The transaction is the deal that takes place between the parties of the exchange namely the buyer and the seller. The seller is ready with goods to part with and the buyer is ready with the money to pay for. These dealings or transactions may be cash or credit. In these days of keen competition, cash dealings form a small part of total dealings. Some companies sell their goods on credit to the extent of 90 percent where hardly 10 percent of transactions are of cash type.

Today, business is multiplying more and more because of credit transactions. People are buying goods and services because of credit. The rule is not “cash and carries”, instead “enjoy now and pay later”. Thus, buying a car or a motorbike, flat, or house, is within the reach of the middle and lower-middle class. The concept of “EMI” (Equal monthly installment) has turned everybody to enjoy now and pay later.


Distribution includes all the various activities the company undertakes to make the product accessible and available to target customers. It involves the marketing channel and physical distribution. The marketing channel makes the product available to the customers. Physical distribution makes the product accessible to channel members and customers. Distribution is also called “the other half of marketing”. It fulfills the gap between the producer and consumer.

Supply Chain

The supply chain is a longer channel stretching from raw materials to components to finished products carried to final buyers. The supply chain _for coffee produced in the Gulrni district of Nepal may start with farmers who plant, tend, and pick the coffee beans and sell their harvest. After farmers sell their harvest to wholesalers or perhaps a coffee cooperative, the beans are prepared and then transported to the developed world for sale through wholesale or retail channels. Each company in the chain captures only a certain percentage of the total value generated by the supply chain’s value delivery system. When a company acquires competitors or expands upstream or downstream, its aim is to capture a higher percentage of supply chain value.

Marketing Channels

To reach a target market, the marketer uses three kinds of marketing channels. Communication channels deliver and receive messages from target buyers and include newspapers, magazines, radio, television, mail, telephone, smartphone, billboards, posters, and the Internet, Firms also communicate through the look of their retail stores and Web sites and other media, adding dialogue channels such as e-mail, blogs, text messages, and URLs to familiar monologue channels such as ads.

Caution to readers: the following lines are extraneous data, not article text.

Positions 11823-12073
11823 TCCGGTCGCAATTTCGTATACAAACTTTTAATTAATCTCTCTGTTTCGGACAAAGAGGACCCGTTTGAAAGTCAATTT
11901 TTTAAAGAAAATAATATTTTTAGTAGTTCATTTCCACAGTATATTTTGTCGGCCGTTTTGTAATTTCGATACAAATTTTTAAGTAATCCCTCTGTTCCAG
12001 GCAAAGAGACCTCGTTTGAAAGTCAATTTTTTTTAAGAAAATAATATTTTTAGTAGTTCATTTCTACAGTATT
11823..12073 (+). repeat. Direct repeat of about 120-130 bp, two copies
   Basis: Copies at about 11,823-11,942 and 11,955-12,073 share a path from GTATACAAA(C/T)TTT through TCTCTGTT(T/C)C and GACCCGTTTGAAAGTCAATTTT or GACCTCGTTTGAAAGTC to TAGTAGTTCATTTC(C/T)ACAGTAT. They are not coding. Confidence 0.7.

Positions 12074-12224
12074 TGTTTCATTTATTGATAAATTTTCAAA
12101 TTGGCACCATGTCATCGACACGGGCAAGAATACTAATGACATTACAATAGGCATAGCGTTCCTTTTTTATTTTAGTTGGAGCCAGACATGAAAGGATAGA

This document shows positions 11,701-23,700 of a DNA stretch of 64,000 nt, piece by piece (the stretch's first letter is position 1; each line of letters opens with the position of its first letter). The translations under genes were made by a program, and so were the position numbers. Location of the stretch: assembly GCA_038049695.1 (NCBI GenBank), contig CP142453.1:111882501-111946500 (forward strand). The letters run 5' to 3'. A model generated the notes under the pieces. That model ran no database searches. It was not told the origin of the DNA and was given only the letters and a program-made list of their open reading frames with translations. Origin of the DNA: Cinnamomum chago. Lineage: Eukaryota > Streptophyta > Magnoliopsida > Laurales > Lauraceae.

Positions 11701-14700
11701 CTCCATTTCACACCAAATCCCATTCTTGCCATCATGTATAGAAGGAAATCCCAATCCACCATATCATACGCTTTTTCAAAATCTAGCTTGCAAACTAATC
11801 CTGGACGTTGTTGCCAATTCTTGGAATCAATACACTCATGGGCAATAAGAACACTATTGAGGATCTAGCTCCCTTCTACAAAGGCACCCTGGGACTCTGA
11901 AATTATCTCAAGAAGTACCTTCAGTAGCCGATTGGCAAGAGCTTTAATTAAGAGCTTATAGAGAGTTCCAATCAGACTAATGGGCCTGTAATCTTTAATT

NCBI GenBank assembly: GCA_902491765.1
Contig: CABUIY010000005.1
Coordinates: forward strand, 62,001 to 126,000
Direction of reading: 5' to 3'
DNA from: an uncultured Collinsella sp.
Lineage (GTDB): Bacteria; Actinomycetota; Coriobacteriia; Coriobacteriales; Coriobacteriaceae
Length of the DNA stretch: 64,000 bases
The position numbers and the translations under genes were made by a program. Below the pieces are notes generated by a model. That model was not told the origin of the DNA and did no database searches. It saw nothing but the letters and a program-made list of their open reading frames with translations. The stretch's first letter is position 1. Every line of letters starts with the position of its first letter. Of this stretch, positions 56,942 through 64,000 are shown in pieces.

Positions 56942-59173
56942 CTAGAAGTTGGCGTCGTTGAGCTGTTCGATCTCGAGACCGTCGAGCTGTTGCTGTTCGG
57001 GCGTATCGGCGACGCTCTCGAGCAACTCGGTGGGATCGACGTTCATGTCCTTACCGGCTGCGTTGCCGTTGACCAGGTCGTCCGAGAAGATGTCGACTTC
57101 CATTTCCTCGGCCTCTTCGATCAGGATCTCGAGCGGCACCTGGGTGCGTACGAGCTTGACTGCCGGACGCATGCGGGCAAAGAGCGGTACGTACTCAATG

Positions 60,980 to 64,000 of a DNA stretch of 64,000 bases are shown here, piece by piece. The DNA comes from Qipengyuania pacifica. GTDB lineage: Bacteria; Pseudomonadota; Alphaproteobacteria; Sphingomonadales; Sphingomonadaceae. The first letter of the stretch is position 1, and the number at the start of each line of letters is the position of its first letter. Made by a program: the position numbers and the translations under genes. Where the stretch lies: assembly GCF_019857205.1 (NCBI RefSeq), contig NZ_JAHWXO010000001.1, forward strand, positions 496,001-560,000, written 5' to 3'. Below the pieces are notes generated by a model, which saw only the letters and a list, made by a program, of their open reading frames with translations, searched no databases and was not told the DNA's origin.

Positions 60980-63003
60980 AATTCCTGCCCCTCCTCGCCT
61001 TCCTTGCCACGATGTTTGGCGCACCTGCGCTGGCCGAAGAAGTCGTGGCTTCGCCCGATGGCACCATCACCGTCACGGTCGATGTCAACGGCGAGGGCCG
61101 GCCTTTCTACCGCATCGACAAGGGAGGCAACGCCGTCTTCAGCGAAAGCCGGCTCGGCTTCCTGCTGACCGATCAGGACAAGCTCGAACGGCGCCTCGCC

Distribution channels help display, sell, or deliver the physical product or service(s) to the buyer or user, These channels may be direct via the Internet, mail, or mobile phone or telephone or indirect with distributors, wholesalers, retailers, and agents as intermediaries. To carry out transactions with potential buyers, the marketer also uses service channels that include warehouses, transportation companies, banks, and insurance companies. Marketers clearly face a design challenge in choosing the best mix of communication, distribution, and service channels.

The rise of digital media gives marketers a host of new ways to interact with customers and consumers. Communication options available for marketers can be classified into three categories. Paid media include television, magazine, display ads, and sponsorships, all of which allow marketers, to show their advertisements or brand for a fee. Owned media are communication channels marketers actually own, like a company brochure, website, blog, Facebook page, or Twitter account. Earned media are streams in which consumers, the press, or other outsiders voluntarily communicate something about the brand via word of mouth, buzz, or viral marketing methods. The emergence of earned media has allowed some companies to reduce their paid media budgets.

Impressions and Engagement

Marketers now think of three “screens” or means to reach consumers: TV, Internet, and mobile. Impressions, which occur when consumers view a communication, are a useful metric for tracking the scope or breadth of a communication’s reach that can also be compared across all communication types. The downside is that impressions don’t provide any insight into the results of viewing the communication. Engagement is the extent of a customer’s attention and active involvement with communication, which is more likely to create value for the firm. Some online measures of engagements are Facebook “likes”, Twitter tweets, comments on a blog or Web site, and sharing of videos or other content.